"Yes. And the recovery continues to this day. Every day I'm in physio. I see doctors most days and still a lot of work to be done. But I was first taken to Landstuhl in Germany, the biggest U.S. base where all the injured from Afghanistan and Iraq had been treated with very similar wounds to mine called poly trauma, limb loss of eyesight, loss burns and all these ones were treated in the same place."

In his new book, Saved, A War Reporter's Mission to Make it Home, Hall writes that he had to keep fighting, not just for himself but for his wife and three young daughters.

"I didn't want my daughters to come and see me straightaway. And I was then moved to Texas, to San Antonio, down to the Brook Army Medical Center. And we made a decision with my wife that the children wouldn't come to see me because I didn't want them to see me so badly injured, unable to move," Hall recounted. "And that's what drove my recovery, knowing that instead of them coming to see me, I would get better as fast as I could and as well as I could every single day. And so every day I woke up and the plan was to do more than I did the day before," he said. 

'You're Back! You're Back!' 

We asked Hall what it was like when his young daughters first saw their Daddy.

"Oh, man...I was quite nervous because I had spoken to other people, veterans who'd had similar accidents as I'd had and similarly limbless, whose children were very afraid of them when they first saw them, but when I walked in that door and I knew they were waiting inside, I didn't quite know what it would be like."

"And then that one moment as they just ran up and grabbed hold of me, my Honor, my eldest wouldn't let go. And there was just this moment where she wouldn't let go of me. 'You're back, you're back, you're back.' And we all cried. And it was just, that's what I had worked so hard to do. They were what saved me as well, was getting home. So that moment was one of just total joy. Real, real joy," he said.

Hall says his wife, Alicia, has been a huge support through it all. 

"Oh, everything. I mean, one of the things I said the first time I saw her when I was in Landstuhl in Germany was 'sorry.' I said, 'I'm so sorry.' And not because of what had happened, but because of what lay ahead. I knew that it meant a different life for us. She said, 'What have we got to do? Where do we do it? We will do it together,'" Hall recalled.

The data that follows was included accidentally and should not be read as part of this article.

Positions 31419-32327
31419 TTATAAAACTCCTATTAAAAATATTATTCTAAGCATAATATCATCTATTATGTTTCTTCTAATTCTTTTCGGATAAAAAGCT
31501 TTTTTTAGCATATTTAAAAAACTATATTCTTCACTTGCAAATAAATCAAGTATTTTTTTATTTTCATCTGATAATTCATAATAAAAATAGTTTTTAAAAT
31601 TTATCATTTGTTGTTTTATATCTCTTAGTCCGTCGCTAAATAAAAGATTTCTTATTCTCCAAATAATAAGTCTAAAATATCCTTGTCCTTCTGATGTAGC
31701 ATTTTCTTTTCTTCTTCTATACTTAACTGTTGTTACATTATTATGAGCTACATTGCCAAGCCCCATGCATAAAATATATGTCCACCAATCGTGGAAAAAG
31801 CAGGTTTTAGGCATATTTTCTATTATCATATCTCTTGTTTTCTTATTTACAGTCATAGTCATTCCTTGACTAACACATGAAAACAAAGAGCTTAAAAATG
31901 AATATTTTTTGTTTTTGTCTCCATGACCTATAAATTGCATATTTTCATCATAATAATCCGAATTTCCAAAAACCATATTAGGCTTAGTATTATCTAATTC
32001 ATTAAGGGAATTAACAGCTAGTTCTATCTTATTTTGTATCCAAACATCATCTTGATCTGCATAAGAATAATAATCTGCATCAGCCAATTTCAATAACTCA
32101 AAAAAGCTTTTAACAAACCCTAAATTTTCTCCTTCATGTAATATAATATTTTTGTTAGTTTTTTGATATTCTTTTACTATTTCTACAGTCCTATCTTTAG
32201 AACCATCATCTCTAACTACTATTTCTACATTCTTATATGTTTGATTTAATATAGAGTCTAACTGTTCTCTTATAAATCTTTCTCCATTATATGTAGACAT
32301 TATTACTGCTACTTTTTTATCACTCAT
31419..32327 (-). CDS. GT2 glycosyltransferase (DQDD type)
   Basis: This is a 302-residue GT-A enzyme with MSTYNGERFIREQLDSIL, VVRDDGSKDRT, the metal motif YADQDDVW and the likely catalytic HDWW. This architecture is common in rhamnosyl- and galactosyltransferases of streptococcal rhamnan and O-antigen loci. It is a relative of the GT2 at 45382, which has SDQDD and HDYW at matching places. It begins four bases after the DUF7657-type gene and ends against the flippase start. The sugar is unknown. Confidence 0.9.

'I Am Now Much Closer to God'

Hall says he felt the prayers of people praying for him from around the world. 

"Every single day I received letters. I received messages in the mail and social media from people across America, thousands of them sending prayers willingly or sending blessings. And every single time I read one of those, it gave me that little level of strength to push through. And, you know, in many ways, I am now much closer to God. I feel closer than I was before," he said.

Hall says this experience has opened his eyes to the need to tell stories that give people hope and says he would like to return full time to his reporting duties. 

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"Yeah, I mean, absolutely. I have a couple of operations coming up in the next month, so not at the moment, but we're already talking about some plans. And I want to focus on some of the optimistic side as well. I'm so amazed at the incredible people I've met, the prayers that have been said and the heroes around me that actually, for the first time, I want to tell some of those really uplifting, optimistic stories."

Benjamin Hall's new book, Saved, A War Reporters Mission to Make it Home, is available wherever books are sold.

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About The Author

Wendy Griffith

Wendy Griffith is a Co-host for The 700 Club and an Anchor and Senior Reporter for the Christian Broadcasting Network based in Virginia Beach, Virginia. In addition to The 700 Club, Wendy co-anchors Christian World News, a weekly show that focuses on the triumphs and challenges of the global church. ( Wendy started her career at CBN on Capitol Hill, where she was the network’s Congressional Correspondent during the Impeachment trial of former President Bill Clinton. She then moved to the Virginia Beach headquarters in 2000 to concentrate on stories with a more